Last week, I was privileged to go on a fabulous kayak tour with Serge Latour of La Lutra Ecotours. Being a slightly crazy adventurer with perhaps a little less fear than I should have, I generally kayak all over the place by myself. Yet, each time I mentioned I might do that in Tate's Hell to Shannon Lease, Executive Director of the Apalachicola Riverkeeper organization, she would suggest that it really might be a good idea to find a guide. At the last minute, I decided she might be right and through various contacts ended up emailing Serge, who graciously agreed to take me around.
I showed up at Serge's and he invited me into his porch to talk. Within a few minutes, I learned all about his freezer filled with carnivorous bugs and even a bat. Apparently, whirligig beetles, which I have encountered before, were the absolute least of my problems. Perdaceous diving beetles, known as the tigers of underwater insect larvae, are far more dangerous... Reason one why it was great to have a guide. I might have actually put my hand in the water by accident!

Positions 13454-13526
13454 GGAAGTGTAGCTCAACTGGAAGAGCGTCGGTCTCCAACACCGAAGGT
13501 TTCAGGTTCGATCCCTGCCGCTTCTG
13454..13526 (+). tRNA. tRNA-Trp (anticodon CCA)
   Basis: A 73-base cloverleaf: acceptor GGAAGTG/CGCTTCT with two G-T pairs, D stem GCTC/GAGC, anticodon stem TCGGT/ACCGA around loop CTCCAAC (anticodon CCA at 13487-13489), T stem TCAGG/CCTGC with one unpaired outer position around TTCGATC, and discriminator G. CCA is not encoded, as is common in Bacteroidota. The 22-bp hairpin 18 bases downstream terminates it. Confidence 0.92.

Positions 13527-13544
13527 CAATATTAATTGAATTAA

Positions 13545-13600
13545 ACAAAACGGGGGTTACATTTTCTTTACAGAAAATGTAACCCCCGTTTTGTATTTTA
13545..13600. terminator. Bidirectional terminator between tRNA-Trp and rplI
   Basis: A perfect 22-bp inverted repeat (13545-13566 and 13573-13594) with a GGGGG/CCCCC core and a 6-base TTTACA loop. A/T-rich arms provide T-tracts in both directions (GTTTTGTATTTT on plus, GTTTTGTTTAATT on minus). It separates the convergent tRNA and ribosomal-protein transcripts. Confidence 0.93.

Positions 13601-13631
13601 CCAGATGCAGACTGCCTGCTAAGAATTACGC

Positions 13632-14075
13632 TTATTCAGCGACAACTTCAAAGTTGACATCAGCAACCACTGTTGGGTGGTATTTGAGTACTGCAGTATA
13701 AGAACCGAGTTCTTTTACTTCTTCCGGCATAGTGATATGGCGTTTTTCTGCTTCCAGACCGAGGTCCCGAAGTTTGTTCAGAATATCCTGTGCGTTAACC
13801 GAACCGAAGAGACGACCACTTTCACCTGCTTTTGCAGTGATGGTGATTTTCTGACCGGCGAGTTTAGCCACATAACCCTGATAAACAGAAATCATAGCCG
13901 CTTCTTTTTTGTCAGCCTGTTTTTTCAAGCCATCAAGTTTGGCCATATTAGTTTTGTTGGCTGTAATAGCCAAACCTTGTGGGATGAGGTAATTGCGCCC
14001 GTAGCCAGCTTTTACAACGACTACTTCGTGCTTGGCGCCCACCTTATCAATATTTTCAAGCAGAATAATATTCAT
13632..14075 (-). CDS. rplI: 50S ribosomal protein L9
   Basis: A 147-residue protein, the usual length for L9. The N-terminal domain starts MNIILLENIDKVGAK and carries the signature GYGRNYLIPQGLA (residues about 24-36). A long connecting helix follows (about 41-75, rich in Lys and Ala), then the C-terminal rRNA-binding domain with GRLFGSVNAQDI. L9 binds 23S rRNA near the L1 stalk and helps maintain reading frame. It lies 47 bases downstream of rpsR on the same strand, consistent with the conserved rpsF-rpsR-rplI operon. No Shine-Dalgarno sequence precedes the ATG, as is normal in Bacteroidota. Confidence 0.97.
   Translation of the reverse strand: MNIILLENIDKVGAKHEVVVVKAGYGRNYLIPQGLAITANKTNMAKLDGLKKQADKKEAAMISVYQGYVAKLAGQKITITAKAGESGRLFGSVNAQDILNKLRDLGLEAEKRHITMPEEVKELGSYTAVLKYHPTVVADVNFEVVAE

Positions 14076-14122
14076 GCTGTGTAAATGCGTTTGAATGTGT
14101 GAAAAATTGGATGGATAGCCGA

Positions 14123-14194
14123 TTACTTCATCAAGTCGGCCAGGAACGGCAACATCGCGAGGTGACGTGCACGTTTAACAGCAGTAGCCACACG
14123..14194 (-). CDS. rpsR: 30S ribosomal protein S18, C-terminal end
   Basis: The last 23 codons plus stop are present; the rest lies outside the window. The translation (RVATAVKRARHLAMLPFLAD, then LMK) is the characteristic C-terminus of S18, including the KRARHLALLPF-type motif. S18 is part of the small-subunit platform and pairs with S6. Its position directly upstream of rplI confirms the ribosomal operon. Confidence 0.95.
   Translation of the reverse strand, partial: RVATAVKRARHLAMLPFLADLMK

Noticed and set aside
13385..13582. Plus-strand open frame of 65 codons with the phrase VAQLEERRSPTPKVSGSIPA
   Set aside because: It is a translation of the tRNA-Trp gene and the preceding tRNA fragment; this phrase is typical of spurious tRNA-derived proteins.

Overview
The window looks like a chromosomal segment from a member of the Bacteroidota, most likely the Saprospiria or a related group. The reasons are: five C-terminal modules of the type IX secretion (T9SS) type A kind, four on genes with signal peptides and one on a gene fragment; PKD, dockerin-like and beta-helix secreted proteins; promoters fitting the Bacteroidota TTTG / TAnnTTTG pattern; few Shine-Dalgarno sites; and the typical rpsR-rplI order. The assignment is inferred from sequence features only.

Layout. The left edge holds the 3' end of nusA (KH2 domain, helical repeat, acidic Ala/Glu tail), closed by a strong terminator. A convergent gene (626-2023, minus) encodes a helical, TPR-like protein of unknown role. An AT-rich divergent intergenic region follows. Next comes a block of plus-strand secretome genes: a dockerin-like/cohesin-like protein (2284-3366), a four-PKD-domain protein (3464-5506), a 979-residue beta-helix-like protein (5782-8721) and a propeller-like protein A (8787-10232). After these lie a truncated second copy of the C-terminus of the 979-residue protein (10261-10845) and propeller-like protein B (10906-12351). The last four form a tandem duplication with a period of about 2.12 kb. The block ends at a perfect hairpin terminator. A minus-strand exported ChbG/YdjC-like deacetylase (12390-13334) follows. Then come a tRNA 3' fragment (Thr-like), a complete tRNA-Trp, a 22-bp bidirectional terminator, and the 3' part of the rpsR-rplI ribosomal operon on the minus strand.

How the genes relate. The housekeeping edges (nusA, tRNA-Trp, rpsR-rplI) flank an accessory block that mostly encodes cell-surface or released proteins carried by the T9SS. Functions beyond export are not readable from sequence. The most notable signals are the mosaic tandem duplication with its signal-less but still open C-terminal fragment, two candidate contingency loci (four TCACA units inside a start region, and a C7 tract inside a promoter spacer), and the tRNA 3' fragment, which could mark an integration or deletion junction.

After I learned about all the things that would terrify me in Tate's Hell, which I was honored to learn Serge only tells people about before they go out if he thinks they can handle it, we took a walk through his yard past his own private spring.
It was so amazing what they had done. They ran pipes from the spring to create this little lake and then there were channels running out from it. Serge and Doc are raising snails here that are the only things limpkin will eat. The rangers at Wakulla Springs are buying these snails and that is why the limpkin are starting to come back there.